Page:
Former FBI deputy director Andrew McCabe, dismissed just hours before his retirement, launched a legal defense fund Thursday to help finance counsel for multiple congressional inquiries and an internal Justice Department investigation that is examining how the FBI and Justice handled the Hillary Clinton email probe.
Meadows and Jordan spoke just hours after Sessions announced that there wouldn't be a second special counsel appointed to investigate the FBI's conduct, the Clinton Foundation or the Uranium One scandal.
According to Jordan, the FBI's Office of Professional Responsibility determined that McCabe lied to his superiors and investigators four times: first, to Comey in October 2016; then, to FBI investigators in May; and later, to the Office of the Inspector General twice, beginning in the summer.
Another source familiar with the matter argued that the discrepancy between the two accounts is more about the fact that they are recalling the interaction differently than a dispute about what took place, saying both were acting in "good faith".
McCabe was sacked two weeks ago by Attorney General Jeff Sessions for being untruthful in his review of the e-mail investigation into Hillary Clinton.More news: Cardinals reportedly reach deal with closer Greg Holland
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The first alleged lie was to James Comey in October 2016. "Four times he lied about leaking information to the Wall Street Journal about the Federal Bureau of Investigation".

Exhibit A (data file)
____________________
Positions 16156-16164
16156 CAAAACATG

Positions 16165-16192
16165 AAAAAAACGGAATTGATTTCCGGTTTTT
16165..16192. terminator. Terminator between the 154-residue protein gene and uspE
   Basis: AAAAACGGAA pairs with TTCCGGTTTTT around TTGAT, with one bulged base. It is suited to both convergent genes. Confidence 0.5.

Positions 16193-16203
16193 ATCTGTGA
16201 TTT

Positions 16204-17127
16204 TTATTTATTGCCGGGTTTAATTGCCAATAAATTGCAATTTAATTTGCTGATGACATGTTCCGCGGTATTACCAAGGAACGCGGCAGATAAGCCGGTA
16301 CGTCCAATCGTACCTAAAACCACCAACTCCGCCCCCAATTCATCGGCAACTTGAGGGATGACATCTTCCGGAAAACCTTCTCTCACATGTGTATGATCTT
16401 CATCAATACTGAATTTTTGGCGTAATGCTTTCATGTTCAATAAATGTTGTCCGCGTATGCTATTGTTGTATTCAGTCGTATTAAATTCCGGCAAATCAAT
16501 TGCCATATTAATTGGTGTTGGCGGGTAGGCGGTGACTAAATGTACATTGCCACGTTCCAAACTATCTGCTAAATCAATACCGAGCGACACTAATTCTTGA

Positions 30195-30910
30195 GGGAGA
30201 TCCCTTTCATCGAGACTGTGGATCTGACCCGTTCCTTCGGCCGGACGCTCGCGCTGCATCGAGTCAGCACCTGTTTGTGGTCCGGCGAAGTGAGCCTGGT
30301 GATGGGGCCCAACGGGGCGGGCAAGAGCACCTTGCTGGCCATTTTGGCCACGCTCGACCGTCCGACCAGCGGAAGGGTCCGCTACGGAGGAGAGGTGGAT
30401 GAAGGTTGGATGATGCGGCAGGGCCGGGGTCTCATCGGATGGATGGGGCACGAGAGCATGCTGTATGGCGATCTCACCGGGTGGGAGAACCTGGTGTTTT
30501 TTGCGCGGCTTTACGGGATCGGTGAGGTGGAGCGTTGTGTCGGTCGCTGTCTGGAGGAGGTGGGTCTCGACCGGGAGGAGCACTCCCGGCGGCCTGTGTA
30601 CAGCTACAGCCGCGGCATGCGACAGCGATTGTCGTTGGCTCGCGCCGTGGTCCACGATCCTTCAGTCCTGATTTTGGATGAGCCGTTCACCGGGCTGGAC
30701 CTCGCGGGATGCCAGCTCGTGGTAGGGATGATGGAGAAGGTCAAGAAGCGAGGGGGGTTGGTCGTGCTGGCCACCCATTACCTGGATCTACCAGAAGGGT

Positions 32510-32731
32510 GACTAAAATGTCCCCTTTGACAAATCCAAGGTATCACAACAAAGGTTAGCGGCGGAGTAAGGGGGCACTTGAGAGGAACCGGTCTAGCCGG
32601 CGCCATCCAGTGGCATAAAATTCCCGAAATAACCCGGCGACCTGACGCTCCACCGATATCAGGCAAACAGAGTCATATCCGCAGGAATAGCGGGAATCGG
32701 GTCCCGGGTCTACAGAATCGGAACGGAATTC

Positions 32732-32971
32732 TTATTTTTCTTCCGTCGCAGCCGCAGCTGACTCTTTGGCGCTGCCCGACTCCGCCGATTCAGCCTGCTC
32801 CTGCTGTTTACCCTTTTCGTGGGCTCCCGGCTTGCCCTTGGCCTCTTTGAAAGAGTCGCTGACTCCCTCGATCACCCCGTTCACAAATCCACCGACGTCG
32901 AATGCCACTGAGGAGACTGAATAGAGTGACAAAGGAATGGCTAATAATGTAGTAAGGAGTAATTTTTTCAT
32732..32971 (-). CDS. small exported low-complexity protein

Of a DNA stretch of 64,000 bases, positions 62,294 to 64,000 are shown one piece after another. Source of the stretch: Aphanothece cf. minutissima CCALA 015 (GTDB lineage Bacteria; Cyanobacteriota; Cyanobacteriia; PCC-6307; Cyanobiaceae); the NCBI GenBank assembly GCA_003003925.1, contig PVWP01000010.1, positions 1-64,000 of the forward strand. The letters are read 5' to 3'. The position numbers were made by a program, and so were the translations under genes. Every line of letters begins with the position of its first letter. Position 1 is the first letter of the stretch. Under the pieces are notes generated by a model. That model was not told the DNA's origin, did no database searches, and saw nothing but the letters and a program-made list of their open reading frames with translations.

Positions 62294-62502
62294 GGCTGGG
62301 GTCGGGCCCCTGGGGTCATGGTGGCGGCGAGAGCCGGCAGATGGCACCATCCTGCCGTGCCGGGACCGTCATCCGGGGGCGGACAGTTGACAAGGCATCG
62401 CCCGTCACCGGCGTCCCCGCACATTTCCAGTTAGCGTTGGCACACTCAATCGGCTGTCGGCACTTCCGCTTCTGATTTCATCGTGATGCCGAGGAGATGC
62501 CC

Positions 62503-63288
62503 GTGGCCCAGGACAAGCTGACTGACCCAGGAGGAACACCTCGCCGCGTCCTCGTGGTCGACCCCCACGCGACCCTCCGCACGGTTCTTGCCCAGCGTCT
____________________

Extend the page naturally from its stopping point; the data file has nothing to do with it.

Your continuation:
Donald Trump praised McCabe's firing as "a great day for the hard working men and women of the FBI" and "a great day for Democracy".
"I have never before seen the type of rush to judgment - and rush to summary punishment - that we have witnessed in this case", Bromwich said in a statement after McCabe's firing.
Mr. McCabe's legal team is being led by former Department of Justice Inspector General Michael R. Bromwich at Robbins, Russell, Englert, Orseck, Untereiner & Sauber LLP.
Sessions fired McCabe after the Justice Department inspector general found he had disclosed sensitive information to the media and misled investigators, according to the Washington Post. McCabe denies any wrongdoing. When asked about contacts with a reporter that were fully within my power to authorize as deputy director, and amid the chaos that surrounded me, I answered questions as completely and accurately as I could. McCabe has maintained that he later corrected earlier information he provided to investigators.